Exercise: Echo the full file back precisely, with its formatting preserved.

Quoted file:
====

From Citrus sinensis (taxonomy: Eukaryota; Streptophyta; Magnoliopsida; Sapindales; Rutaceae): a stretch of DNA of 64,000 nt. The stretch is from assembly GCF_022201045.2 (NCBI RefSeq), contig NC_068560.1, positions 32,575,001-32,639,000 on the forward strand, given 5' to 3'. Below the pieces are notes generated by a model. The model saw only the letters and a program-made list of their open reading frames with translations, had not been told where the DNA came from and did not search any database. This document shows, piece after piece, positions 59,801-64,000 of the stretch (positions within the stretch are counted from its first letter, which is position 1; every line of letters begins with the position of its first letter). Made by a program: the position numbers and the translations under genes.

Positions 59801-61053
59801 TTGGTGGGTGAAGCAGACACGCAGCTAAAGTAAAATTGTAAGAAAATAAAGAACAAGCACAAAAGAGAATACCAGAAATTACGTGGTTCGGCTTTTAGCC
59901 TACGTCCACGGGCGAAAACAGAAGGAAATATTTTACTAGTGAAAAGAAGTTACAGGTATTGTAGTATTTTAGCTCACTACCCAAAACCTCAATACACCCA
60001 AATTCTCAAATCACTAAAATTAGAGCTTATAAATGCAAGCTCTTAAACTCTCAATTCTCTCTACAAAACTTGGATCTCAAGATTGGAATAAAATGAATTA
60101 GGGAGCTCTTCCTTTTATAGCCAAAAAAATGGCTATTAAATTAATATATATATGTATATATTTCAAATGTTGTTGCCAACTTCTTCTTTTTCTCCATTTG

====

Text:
From Citrus sinensis (taxonomy: Eukaryota; Streptophyta; Magnoliopsida; Sapindales; Rutaceae): a stretch of DNA of 64,000 nt. The stretch is from assembly GCF_022201045.2 (NCBI RefSeq), contig NC_068560.1, positions 32,575,001-32,639,000 on the forward strand, given 5' to 3'. Below the pieces are notes generated by a model. The model saw only the letters and a program-made list of their open reading frames with translations, had not been told where the DNA came from and did not search any database. This document shows, piece after piece, positions 59,801-64,000 of the stretch (positions within the stretch are counted from its first letter, which is position 1; every line of letters begins with the position of its first letter). Made by a program: the position numbers and the translations under genes.

Positions 59801-61053
59801 TTGGTGGGTGAAGCAGACACGCAGCTAAAGTAAAATTGTAAGAAAATAAAGAACAAGCACAAAAGAGAATACCAGAAATTACGTGGTTCGGCTTTTAGCC
59901 TACGTCCACGGGCGAAAACAGAAGGAAATATTTTACTAGTGAAAAGAAGTTACAGGTATTGTAGTATTTTAGCTCACTACCCAAAACCTCAATACACCCA
60001 AATTCTCAAATCACTAAAATTAGAGCTTATAAATGCAAGCTCTTAAACTCTCAATTCTCTCTACAAAACTTGGATCTCAAGATTGGAATAAAATGAATTA
60101 GGGAGCTCTTCCTTTTATAGCCAAAAAAATGGCTATTAAATTAATATATATATGTATATATTTCAAATGTTGTTGCCAACTTCTTCTTTTTCTCCATTTG